According to a recently released National Center for Health Statistics report, “Americans made more than 1.1 billion visits a year to doctors’ offices and hospital emergency and outpatient departments in 2004, up by 31% in the last 10 years.” The study attributes the increase, in part, to an 11% population growth and a 19% per capita utilization increase.
Other interesting tidbits from the study include:
- “One-half of the 1.1 billion visits (48.1 percent) were to primary care doctors in office-based practices. The rest were to medical specialists (18.3 percent) and surgical specialists (16.0 percent) in office-based practices and emergency departments (10.0 percent) and outpatient departments (7.7 percent) in nonfederal general and short-stay hospitals.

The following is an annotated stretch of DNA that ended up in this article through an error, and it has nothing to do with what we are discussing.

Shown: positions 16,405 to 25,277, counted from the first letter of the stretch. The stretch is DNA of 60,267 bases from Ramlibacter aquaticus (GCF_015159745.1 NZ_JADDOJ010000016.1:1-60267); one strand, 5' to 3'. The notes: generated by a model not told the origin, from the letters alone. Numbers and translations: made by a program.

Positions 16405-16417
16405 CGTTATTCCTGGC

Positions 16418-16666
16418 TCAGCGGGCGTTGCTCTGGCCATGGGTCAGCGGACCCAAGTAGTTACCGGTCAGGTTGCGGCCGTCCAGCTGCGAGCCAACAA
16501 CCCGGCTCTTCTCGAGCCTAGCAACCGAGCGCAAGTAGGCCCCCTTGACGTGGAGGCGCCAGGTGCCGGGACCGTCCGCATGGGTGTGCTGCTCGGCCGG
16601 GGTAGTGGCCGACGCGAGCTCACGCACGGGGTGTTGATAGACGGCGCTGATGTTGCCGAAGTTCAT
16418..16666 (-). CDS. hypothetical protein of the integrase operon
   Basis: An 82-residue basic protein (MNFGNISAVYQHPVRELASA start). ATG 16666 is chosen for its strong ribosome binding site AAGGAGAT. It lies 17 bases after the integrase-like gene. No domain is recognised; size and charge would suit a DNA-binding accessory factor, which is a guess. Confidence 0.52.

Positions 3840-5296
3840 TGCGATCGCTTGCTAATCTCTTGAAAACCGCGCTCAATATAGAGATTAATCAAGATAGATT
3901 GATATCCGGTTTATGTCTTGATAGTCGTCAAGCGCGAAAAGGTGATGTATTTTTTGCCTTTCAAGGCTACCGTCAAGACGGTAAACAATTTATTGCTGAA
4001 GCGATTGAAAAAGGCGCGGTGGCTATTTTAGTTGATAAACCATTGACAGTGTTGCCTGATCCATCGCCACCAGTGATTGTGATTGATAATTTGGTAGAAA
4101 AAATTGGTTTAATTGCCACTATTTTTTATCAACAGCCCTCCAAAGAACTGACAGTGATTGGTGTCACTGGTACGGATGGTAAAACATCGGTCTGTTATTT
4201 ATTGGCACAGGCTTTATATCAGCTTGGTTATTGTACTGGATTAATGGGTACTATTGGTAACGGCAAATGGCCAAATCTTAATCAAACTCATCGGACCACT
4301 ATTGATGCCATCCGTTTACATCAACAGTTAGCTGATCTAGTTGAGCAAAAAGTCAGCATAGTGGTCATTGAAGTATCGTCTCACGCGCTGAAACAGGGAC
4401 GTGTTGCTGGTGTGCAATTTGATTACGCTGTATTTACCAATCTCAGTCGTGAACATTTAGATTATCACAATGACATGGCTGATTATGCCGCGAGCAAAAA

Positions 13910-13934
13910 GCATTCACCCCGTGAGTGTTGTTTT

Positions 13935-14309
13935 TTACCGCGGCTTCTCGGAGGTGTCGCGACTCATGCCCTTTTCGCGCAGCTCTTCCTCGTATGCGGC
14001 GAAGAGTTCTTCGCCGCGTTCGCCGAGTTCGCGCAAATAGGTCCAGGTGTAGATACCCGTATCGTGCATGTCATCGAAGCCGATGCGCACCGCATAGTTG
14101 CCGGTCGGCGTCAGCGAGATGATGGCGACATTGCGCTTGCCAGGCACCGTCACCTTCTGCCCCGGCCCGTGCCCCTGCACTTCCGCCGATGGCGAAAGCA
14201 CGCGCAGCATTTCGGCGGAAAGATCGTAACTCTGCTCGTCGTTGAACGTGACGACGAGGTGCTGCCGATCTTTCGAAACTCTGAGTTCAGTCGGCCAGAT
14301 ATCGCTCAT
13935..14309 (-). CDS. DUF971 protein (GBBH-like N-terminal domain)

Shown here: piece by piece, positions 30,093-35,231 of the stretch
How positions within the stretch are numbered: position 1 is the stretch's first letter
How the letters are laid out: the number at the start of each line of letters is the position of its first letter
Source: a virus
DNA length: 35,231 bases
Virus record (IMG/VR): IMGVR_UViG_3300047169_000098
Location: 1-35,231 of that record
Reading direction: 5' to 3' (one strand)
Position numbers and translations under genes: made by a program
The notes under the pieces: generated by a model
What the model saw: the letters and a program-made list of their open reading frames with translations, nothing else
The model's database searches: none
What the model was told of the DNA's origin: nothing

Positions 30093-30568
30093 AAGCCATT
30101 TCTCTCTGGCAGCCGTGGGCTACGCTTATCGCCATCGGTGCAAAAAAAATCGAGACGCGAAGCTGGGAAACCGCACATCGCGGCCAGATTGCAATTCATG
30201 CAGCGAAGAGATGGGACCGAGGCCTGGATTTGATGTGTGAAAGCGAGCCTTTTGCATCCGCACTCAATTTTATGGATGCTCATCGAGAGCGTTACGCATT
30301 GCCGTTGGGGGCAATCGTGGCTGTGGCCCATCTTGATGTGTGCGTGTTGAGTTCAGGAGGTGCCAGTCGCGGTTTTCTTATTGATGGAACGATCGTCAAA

- “Essential hypertension was the primary diagnosis recorded most frequently (42.1 million) at ambulatory care visits. Significant increases over the last 10 years were found for most of the leading primary diagnoses at ambulatory care visits including diabetes (up by 117%) and spinal disorders (up by 94%).
- “There was no change in the average time a patient spent face-to-face with a physician in office settings. The amount of time a patient waited before seeing a physician in the emergency department increased from 38.0 minutes in 1997 (first year collected) to 47 minutes in 2004.”